Just back from a very strenuous snowmobile ride in the woodlot. Is there ever a lot of soft snow in those tall drifts! Three times I corkscrewed my machine into bottomless snow when I lost the edge of the packed track.

The last time with my dog aboard, the trick of using the throttle to get out of an unstable situation (before the laws of physics applied themselves) didn’t work. Neither could I shift our weight fast enough to right the tilting snowmobile as it found its way into pristine snow under the overhanging boughs of a walnut tree. It probably seemed like any other disembarkation from the snowmobile for Taffy: face first into deep snow, swim to the track, run home to Mommy. That’s how she gets her winter runs. This one was shorter than most. By the time I found my way out of the white abyss, she was well on her way back to the house.

The tumble, however, was a novel experience for me. I just lay there for a while, weightless after the low-speed overturn, mildly surprised that when I put a foot down to stand up, there was no down to stand up on. There was nothing for it but to swim up onto the Ski Doo, perch on the far side, and power out of the snow, panting mightily from the unexpected exertion.

Great cardio, I guess. Non interficat triumphat.

A few years ago Tom and Kate came up for a mid-February expedition to their beloved cottage, ostensibly to see if the roof was all right after the heavy snowfalls, but really because they were homesick for Scott Island.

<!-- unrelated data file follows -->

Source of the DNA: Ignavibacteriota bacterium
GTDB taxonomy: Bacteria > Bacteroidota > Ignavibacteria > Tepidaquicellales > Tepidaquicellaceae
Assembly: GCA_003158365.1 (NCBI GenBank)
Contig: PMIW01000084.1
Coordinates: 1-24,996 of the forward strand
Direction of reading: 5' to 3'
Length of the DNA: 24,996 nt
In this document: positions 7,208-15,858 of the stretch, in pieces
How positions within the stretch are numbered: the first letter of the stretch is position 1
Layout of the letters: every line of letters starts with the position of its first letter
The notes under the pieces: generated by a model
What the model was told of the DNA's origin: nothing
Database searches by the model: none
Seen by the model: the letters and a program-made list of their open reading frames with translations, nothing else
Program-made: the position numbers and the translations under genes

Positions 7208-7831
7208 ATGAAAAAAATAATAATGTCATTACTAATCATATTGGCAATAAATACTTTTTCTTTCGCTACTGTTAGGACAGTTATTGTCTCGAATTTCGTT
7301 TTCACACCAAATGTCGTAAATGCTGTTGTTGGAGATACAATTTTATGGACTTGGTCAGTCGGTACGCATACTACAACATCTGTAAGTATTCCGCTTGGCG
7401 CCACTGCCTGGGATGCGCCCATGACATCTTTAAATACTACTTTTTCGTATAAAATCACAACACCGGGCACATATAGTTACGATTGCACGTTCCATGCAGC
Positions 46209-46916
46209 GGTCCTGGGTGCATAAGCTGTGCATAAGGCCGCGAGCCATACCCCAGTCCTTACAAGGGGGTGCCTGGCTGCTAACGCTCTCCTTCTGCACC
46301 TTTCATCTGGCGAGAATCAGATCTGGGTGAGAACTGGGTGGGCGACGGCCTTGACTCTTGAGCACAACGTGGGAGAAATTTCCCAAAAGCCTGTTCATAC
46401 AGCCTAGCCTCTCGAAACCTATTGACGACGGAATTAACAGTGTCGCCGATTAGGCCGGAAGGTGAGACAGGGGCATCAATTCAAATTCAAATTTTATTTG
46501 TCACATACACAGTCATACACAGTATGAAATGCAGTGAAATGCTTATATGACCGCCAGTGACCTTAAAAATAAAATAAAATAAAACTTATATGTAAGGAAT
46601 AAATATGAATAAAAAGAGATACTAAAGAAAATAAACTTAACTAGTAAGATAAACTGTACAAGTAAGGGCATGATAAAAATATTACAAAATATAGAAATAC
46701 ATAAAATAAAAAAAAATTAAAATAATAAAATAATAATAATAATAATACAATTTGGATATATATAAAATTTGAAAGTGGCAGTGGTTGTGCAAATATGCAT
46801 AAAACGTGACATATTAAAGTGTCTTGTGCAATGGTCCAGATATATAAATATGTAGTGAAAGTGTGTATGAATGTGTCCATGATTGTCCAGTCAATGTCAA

We unloaded the snowmobiles near the Isthmus, drove them down the road to the ferry landing, then ducked out onto Clear Lake over a snowmobile trail which avoided the questionable ice near the current.  All went well until we hit the deep snow of the Island.  On eBay Tom had bought a new drive pulley for his pristine 1970 Skeeter, but he had expressed some worry about the rust on the polished steel where it met the belt.  I had assured him it would soon wear smooth with use.  What did I know, eh?

The first deep snowdrift left Tom and Kate straddling a smoking, roaring snowmobile which clearly wasn’t going anywhere.  A look under the hood showed a lot of fragments of belt, and big holes worn in the sides from the rusty drive pulley.  O.K., I guess they don’t polish themselves.

Determined to carry on, we left Bet and Kate with the crippled Skeeter and pressed on with the Alpine.  The biggest Skidoo is a brutal machine to control, but its one saving grace is that it can plough through deep snow.  It picked its way through the island snowdrifts without difficulty.  Trouble only came when we got off the thing and tried to snowshoe down the hill to the cottage.  In the deep, wet snow it was a cursory check of the property before exhaustion drove us back to the Alpine.

Out the trail we went to where we had left Bet and Kate.  Tom reversed the Skeeter out of the snowdrift, looked ruefully at his frayed drive belt, and gingerly set off in the lead on the return course. Halfway across the Clear Lake stretch, the Skeeter abruptly disappeared into a cloud of gray smoke and came to a halt in front of me.  The eyes of Tom and Kate grew wide as they gazed at the water oozing up around their stalled machine. I wasn’t going to stop the Alpine in a pool of slush, so I moved it and Bet to shore before I let off the throttle.

Then we walked back to the Skeeter.  Yep, the slush had gotten it all right.  The Alpine had had enough power to blast through, but the Skeeter’s wonky pulley had torn up the weakened drive belt when stressed.  Now the machine sat up to its running boards in slush.  The footing was too questionable to work around, so we retreated to Smiths Falls to recover and plan.